I think, for companies trying to take this as an opportunity, it’s about leaning into two-way communication to make sure that you are actually listening to your people.
I know a lot of businesses are doing surveys at the moment saying “How would you like to work?” So, actually listening to those surveys and putting the opinion of the majority over the leadership at the forefront of your decision-making is important.
I think it’s also important to look at and understand the nuanced experience of individuals that work in your business. That means speaking to people that are working parents, asking “What do you need, what are your experiences? How might it differ to someone who’s not a working parent?”
Asking the questions of your grads and your intern audiences and making sure you understand how they’re currently living. Because a lot of them during this pandemic were actually living in flatshares with other individuals all trying to work around a dining table, or working in their bedroom and being in there for a good 10 solid hours a day. Again, that’s not fit for purpose, so how are we going to support them to either be able to get back into the office, or to go to spaces where they can be outside of their rooms?
I think it’s that piece of looking at where you are right now, listening to your people, and asking the right questions of your people as well. And, in all honesty, all of us that are working in this space, we’re all living it too, so it’s not like we’re sitting there not aware of what people are experiencing, because we’re also experiencing it. So we need to lean into our own experiences and bring that into the process as well.
I completely agree. The big thing is, as Geoffrey said, there’s this commonality that we all shared this experience over the last year and a half. It wasn’t segmented to one part of the country or world. There’s also this welcoming in part, as we’re coming back to whatever that is, whether people are remaining remote or they’re coming back into the office one day a week, one day a month—the flexibility piece is going to be key—but it’s almost like reset and day one.
Think about how many people changed jobs during the last year. There are people who have never gone to their office, they don’t even know what headquarters looks like, have never had to interact with their coworkers outside of a Zoom or WebEx meeting.
So now we’re almost having to retrain people how to reengage with each other and remind them how to interact. It sounds basic and crazy, but it’s true. We’re so used to doing this, to shutting our camera off and we’re done, but that doesn’t happen if you’re back in an office setting where someone’s now sitting next to you.
And what happens if there are individuals who are going to stay remote? I’m in a situation where I’ve always been remote, and it was very interesting for me to watch my colleagues when they went remote. In the beginning, no one had their camera on when we had meetings, and then slowly they started to get comfortable with turning their cameras on. Well now half of the population is back in an office four days a week, so it’s interesting watching that dynamic change of people not turning their cameras on, or people sitting at their desk because they’re not going into conference rooms.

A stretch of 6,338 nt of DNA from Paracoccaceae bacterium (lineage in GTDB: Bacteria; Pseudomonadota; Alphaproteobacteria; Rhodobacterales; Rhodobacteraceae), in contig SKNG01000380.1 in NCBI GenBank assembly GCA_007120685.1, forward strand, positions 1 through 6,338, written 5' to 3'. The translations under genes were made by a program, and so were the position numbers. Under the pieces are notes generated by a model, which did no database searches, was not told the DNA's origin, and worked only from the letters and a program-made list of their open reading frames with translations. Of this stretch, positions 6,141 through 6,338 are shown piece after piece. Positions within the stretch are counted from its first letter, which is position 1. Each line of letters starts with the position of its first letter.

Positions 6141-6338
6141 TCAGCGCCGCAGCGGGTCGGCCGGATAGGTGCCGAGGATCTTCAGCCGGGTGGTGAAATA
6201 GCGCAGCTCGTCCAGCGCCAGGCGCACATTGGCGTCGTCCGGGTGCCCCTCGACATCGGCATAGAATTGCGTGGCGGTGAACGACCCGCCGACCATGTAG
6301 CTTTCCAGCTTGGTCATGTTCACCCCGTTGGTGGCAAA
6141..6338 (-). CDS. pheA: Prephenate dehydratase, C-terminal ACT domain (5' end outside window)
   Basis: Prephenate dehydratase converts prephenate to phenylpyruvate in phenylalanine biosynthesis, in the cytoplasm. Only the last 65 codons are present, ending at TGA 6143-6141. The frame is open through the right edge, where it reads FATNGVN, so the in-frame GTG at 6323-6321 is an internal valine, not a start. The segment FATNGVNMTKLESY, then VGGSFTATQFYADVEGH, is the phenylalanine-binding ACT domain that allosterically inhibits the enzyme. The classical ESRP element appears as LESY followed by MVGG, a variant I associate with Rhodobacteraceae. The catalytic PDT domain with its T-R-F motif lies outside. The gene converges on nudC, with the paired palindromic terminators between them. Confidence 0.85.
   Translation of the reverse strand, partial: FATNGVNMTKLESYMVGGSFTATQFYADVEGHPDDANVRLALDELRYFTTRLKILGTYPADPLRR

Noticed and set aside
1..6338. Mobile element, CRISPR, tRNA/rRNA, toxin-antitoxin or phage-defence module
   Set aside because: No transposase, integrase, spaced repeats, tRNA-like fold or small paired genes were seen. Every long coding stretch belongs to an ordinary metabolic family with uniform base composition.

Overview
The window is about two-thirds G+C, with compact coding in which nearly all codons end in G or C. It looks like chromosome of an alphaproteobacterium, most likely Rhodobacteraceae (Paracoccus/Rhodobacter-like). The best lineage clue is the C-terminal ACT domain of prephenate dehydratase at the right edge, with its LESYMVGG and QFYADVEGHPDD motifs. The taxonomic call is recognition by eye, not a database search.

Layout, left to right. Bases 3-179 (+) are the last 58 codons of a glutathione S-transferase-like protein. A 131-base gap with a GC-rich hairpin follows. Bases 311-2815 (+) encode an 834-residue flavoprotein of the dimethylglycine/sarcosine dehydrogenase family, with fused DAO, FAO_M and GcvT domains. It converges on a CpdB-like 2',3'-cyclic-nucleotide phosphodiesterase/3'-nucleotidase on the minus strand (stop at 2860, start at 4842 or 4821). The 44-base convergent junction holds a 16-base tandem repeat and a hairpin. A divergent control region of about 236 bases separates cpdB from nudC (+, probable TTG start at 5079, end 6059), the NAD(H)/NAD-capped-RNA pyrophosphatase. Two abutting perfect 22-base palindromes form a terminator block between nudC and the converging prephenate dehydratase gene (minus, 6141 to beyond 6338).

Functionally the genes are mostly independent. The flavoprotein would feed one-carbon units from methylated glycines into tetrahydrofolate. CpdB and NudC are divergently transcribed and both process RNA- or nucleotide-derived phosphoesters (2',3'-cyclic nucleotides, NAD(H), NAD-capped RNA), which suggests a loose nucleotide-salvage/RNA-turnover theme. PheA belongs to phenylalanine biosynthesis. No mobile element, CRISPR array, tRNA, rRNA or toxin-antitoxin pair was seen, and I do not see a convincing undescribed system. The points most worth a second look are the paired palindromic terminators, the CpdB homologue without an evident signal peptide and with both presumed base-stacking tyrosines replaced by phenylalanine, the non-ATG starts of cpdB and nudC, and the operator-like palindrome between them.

So there’s this question of, “How do we now have conversations and interactions where we’re bringing people back together?” I think about my workplace and the things that have happened in the U.S. in the last year. We had a contentious election period. We’ve had lots of conversation and examples of racial and social unrest.
All of that played out while we were still at home and having very interesting chats in social media, or in offices, where we couldn’t really see the person sitting next to us.
But now we’re going to have to have that conversation with people who are going to be right in front of us. And we’re going to have to retrain people on those.
Then there’s also the people who were impacted by loss of life who weren’t able to grieve the way that normally you’re able to do that. There may be workplaces where people are no longer there. How do we prepare people to handle that?
This all ties into the fact that creating an inclusive workplace is just really recognizing the place and the path and the journey that so many people have been on over the last year, and for all of us to be able to acknowledge that and give people the space that they’re going to need.
We have a client that I’ve been working with that is a scientific research organization. One of the difficulties they’ve been facing is that, as a research facility with people who are managing these labs working on things like how aging affects the development of different kinds of cancers and really important areas of research like that, all of a sudden a lot of them had to go home and couldn’t be in the lab anymore. The only people who were allowed there on campus were people working on COVID-19 related issues.
When your sense of self is tied to your work—which it is for a lot of us—and when your work is tied to that physical location, how do you maintain that sense of connection to such a fundamental part of your identity?
And how has that sense of connection changed when you physically go back to the office, particularly when you’ve been told that your line of work is no longer quite as important as someone else’s for a certain period of time?
So the people who are going back to the office, or the people who have been in the office this whole time are considered essential, does that make me not as essential anymore?